But they don't tend to go around making completely bizarre judgments, at any rate. Someone does have to draw the line somewhere, and judges are a pretty decent option for making that choice. For example, minority rights are important even if the majority doesn't want them, so that's one reason to have judges rather than decide every issue based on a country-wide vote.
    I think Beefeaters point is that accountable legislatures (and Constitutions, if applicable) are supposed to determine laws, not the arbitrary judgements of effectively unaccountable judges. And its individual rights combined with equality under the law that are important, not 'minority rights' per se.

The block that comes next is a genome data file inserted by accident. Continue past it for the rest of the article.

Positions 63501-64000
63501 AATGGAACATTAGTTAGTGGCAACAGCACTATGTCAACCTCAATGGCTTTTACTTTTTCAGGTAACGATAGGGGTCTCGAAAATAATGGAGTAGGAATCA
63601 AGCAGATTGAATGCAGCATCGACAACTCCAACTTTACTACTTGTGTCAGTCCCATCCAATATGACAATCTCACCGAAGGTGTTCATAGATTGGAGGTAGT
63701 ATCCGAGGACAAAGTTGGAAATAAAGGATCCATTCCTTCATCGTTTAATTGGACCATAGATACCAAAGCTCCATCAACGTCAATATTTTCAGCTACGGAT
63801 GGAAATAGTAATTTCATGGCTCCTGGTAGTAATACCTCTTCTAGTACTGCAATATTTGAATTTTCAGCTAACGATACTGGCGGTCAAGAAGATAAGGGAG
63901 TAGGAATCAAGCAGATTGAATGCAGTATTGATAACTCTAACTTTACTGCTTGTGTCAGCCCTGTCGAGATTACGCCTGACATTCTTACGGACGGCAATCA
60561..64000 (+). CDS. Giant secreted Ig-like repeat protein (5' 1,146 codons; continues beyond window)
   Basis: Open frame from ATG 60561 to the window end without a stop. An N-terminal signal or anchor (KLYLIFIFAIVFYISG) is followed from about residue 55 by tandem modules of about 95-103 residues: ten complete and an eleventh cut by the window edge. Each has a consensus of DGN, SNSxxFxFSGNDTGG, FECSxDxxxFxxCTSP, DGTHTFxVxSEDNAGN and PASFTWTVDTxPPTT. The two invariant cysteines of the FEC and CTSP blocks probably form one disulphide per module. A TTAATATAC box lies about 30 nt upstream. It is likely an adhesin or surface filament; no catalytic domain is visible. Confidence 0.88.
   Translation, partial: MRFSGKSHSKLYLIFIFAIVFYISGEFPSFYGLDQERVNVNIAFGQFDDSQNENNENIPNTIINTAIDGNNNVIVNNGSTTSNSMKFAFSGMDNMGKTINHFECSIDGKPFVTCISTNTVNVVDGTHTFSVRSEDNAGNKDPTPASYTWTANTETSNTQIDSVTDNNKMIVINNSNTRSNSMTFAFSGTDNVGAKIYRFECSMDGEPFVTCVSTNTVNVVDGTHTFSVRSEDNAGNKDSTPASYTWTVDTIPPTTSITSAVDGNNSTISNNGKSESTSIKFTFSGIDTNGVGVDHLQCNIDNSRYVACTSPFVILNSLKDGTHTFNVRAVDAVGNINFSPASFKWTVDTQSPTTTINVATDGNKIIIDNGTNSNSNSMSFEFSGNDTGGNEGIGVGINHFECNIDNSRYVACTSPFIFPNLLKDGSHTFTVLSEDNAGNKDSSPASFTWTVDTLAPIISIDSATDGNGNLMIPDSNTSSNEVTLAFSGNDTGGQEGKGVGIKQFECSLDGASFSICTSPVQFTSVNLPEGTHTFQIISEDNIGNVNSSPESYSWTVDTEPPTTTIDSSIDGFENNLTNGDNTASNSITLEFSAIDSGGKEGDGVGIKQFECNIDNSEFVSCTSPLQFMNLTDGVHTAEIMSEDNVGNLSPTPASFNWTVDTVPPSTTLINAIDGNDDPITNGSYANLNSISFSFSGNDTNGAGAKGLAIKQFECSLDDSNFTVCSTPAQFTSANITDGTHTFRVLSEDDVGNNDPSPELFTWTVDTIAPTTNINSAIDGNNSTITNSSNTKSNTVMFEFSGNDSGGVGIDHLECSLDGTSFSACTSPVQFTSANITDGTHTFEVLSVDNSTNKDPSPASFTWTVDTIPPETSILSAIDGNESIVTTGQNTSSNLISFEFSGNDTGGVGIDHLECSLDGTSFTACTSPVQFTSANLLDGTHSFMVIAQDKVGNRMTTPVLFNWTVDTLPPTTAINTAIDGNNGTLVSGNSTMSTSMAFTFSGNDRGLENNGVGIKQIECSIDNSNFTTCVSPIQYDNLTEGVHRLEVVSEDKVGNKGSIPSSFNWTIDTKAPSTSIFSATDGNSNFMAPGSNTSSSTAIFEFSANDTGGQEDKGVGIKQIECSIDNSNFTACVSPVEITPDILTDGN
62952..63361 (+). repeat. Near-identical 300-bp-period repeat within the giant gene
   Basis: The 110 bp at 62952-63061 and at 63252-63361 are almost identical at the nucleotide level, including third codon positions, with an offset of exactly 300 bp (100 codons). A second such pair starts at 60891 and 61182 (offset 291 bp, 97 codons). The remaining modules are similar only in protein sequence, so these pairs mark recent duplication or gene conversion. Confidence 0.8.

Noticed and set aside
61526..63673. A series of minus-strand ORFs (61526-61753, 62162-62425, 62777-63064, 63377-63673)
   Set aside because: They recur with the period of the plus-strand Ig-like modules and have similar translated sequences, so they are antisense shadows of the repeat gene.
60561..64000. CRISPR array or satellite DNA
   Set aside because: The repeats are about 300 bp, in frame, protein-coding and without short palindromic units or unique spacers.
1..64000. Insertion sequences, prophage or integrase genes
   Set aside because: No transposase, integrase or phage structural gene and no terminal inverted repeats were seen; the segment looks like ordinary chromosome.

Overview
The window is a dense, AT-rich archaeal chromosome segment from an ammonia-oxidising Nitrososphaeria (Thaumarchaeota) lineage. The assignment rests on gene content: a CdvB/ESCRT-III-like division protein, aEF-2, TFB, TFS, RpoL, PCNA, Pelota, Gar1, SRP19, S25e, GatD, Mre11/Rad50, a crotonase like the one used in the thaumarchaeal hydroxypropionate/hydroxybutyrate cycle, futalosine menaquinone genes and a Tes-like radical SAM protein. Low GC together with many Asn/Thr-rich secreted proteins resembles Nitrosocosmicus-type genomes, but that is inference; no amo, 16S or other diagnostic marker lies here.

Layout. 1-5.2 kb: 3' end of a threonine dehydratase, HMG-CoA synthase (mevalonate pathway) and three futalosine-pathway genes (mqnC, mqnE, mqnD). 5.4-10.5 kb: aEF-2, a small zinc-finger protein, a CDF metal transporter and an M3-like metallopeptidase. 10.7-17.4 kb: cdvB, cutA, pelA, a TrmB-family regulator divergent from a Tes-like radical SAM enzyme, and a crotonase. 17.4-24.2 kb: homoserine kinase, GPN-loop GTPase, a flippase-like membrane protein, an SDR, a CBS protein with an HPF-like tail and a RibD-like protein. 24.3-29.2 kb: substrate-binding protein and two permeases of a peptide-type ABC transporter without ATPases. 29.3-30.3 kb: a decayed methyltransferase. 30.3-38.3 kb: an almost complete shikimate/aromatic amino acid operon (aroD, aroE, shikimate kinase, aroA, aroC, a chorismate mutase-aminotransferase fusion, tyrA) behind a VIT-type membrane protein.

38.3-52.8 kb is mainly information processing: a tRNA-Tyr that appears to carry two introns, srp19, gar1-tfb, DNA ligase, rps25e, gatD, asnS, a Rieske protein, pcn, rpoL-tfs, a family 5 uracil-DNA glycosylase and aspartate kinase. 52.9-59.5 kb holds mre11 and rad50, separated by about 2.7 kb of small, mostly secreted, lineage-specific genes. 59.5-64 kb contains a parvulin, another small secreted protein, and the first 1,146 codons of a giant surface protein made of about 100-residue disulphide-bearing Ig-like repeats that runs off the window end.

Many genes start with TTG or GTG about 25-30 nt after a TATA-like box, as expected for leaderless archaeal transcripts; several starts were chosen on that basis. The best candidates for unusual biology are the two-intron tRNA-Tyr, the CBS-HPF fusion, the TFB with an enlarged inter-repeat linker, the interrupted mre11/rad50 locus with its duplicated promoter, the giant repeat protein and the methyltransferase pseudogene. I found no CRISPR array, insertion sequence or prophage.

9. #59
    insert random title here Randomnity's Avatar
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    I'm not very educated with regard to the legal system, particularly in the states, but I thought the point was that these judges can be somewhat unbiased (certainly relative to congressmen etc) since they don't have to fish for public approval to be reelected every term. They can go purely by what they feel is right, in a perfect scenario.

    Like any human system it has its flaws, but it makes sense to me.

    Minority rights are just part of individual rights. Majority rights are obviously just as important. I'm talking about cases like gay marriage, where despite the wild cries of "destroys the family waaaaaah", the majority doesn't lose any rights by granting a minority equal rights. Or rights for racial minorities. etc.